As an aside, if any of them are parents, I am not sure how they could explain the behaviour of a mother who is out partying given the situation with her child. Haven't heard the jury's opinions on that, but if a child's life is in jeopardy, the parents' lives would immediately freeze. There is not a more difficult situation one could face as a parent, in my opinion.
    A professional jury? No a jury of the piers. They got that. I'm sure they wanted to connect the dots but that wasn't up to them that was up to prosecution who left a big void between something happened to first degree murder and charged it anyway knowing the facts. That is prosecutions fault not jurys. Are 12 men and women, honest citizens supposed to go against the law when they are told reasonable doubt. I dont think so. They did what they had to and i'm sure they haited it but they were put in the position, they didn't ask for it.

    Professional Jury, are you paying them, then I guess you'll get your verdict and a honest jury should go home.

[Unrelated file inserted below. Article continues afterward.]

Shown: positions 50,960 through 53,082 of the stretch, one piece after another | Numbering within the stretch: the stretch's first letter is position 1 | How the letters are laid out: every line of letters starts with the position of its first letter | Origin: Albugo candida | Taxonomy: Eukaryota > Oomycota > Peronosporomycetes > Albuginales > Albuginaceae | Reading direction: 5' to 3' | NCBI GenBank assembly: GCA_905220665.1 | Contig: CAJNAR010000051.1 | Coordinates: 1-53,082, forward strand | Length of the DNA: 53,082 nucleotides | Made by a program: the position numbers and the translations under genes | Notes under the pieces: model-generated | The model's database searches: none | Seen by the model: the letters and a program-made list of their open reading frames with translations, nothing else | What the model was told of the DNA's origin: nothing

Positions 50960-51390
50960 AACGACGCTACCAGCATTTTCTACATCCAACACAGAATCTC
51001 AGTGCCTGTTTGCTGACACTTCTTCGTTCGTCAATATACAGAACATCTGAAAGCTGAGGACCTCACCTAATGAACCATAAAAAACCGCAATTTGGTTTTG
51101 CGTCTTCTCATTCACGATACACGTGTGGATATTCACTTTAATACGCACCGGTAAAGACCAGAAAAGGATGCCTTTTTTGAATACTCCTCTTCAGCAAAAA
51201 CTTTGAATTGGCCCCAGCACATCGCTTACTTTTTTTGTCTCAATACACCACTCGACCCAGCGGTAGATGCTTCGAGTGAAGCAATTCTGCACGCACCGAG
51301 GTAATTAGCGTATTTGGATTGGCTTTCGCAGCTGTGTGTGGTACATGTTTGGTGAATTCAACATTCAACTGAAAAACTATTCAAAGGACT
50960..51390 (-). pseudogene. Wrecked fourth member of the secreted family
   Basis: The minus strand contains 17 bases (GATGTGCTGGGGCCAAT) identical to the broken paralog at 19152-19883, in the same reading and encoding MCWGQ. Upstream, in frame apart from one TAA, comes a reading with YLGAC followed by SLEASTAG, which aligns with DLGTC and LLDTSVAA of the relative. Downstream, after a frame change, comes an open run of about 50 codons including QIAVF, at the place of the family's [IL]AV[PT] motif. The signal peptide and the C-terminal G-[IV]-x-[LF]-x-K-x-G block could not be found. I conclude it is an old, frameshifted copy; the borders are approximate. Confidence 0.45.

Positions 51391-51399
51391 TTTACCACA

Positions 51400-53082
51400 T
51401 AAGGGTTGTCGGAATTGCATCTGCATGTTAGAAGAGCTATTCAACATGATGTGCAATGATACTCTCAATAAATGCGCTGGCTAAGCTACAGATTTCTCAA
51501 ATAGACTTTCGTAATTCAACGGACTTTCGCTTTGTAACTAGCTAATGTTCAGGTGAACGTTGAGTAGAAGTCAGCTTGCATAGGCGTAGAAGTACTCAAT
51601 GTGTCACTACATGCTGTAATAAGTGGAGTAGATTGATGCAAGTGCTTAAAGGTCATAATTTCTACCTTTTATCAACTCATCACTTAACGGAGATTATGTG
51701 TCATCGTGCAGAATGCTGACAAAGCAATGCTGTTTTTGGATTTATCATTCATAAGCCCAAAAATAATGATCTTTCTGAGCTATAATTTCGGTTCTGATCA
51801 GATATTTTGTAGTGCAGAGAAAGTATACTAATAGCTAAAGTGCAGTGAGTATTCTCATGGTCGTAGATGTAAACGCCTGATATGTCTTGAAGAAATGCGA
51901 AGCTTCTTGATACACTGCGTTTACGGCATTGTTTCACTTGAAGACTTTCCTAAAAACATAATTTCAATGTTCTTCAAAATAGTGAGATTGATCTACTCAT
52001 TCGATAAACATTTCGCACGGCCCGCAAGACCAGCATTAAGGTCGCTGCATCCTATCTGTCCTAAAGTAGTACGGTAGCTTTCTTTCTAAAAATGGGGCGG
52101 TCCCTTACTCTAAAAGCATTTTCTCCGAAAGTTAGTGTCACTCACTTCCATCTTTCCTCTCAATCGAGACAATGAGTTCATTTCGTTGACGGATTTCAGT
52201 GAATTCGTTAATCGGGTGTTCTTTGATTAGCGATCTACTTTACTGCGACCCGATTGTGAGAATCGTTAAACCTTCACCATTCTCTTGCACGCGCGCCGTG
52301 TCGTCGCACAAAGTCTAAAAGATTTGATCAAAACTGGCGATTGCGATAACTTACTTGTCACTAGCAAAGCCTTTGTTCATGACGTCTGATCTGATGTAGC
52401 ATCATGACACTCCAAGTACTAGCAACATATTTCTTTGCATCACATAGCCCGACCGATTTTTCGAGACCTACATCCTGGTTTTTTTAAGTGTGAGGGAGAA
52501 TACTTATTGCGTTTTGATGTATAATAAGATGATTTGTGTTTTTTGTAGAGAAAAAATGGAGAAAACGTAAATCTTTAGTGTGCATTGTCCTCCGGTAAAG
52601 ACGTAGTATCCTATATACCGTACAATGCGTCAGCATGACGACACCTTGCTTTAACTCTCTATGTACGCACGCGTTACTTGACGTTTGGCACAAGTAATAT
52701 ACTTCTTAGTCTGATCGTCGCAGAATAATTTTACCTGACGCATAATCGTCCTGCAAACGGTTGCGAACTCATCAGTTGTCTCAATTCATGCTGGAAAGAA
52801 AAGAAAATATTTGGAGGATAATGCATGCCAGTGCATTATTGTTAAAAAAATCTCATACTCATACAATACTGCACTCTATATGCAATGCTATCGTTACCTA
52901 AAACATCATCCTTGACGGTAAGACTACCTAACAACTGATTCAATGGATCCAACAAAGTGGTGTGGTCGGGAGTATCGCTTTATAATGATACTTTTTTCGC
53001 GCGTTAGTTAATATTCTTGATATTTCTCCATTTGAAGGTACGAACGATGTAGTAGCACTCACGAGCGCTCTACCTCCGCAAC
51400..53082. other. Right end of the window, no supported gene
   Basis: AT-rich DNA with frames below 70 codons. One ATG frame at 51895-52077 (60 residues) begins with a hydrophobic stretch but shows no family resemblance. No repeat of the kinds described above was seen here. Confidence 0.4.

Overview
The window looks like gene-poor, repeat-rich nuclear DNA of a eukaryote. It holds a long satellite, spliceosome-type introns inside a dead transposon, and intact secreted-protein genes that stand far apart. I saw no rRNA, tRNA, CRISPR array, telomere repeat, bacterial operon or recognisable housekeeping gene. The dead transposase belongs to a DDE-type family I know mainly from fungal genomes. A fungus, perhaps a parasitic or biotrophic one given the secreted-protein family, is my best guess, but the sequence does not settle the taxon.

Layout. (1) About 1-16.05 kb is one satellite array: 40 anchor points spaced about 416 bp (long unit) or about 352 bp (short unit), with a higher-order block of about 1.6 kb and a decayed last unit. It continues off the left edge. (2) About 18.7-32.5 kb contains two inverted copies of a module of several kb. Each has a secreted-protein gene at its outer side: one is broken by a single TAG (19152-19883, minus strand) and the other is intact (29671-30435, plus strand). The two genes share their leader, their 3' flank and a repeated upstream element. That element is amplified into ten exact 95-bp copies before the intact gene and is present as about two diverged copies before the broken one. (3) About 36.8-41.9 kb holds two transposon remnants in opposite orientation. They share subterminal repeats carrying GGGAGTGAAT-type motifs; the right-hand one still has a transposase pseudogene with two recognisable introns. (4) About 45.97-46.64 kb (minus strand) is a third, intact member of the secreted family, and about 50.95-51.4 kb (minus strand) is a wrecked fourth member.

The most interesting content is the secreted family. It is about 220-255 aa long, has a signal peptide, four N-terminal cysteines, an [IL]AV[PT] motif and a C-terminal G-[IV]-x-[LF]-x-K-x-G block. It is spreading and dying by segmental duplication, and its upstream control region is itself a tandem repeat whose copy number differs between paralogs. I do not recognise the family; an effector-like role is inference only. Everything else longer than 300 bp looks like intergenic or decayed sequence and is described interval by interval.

One thing everybody should realize also is that the jury was sequesterred they werent seeing shows like nancy grace or the scenes of courtroom when they weren't there, that was the public. They were strictly on the facts. Facts and the decision of charging are the prosecutions responsibility


    By the way I'm a parent.
    Last edited by FL BRONCO; 07-08-2011, 10:15 PM.

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  • FL BRONCO
    replied
    Originally posted by EddieMac View Post
    Yes but you have to put the totality of all these little pieces together. That is why it is circumstantial. You have to put it all together and let it tell you the story.

    No you cannot convict on a smell. But in persepective, the smell, in her car, pieced with the death of her daughter and no explanation as to what could have caused the smell by her. Then you look at the body found, and it was buried in a manner that her family used to bury old family pets, where she was present and saw. You see, it is putting it together and seeing the whole picture, and no analysing each little bit alone. A rose by any other smell....is still a rose.

    The evidence was there to convict, it appears. It just had to to be put together and a picture painted by the prosecution. It wasn't. That is why she was found not guilty.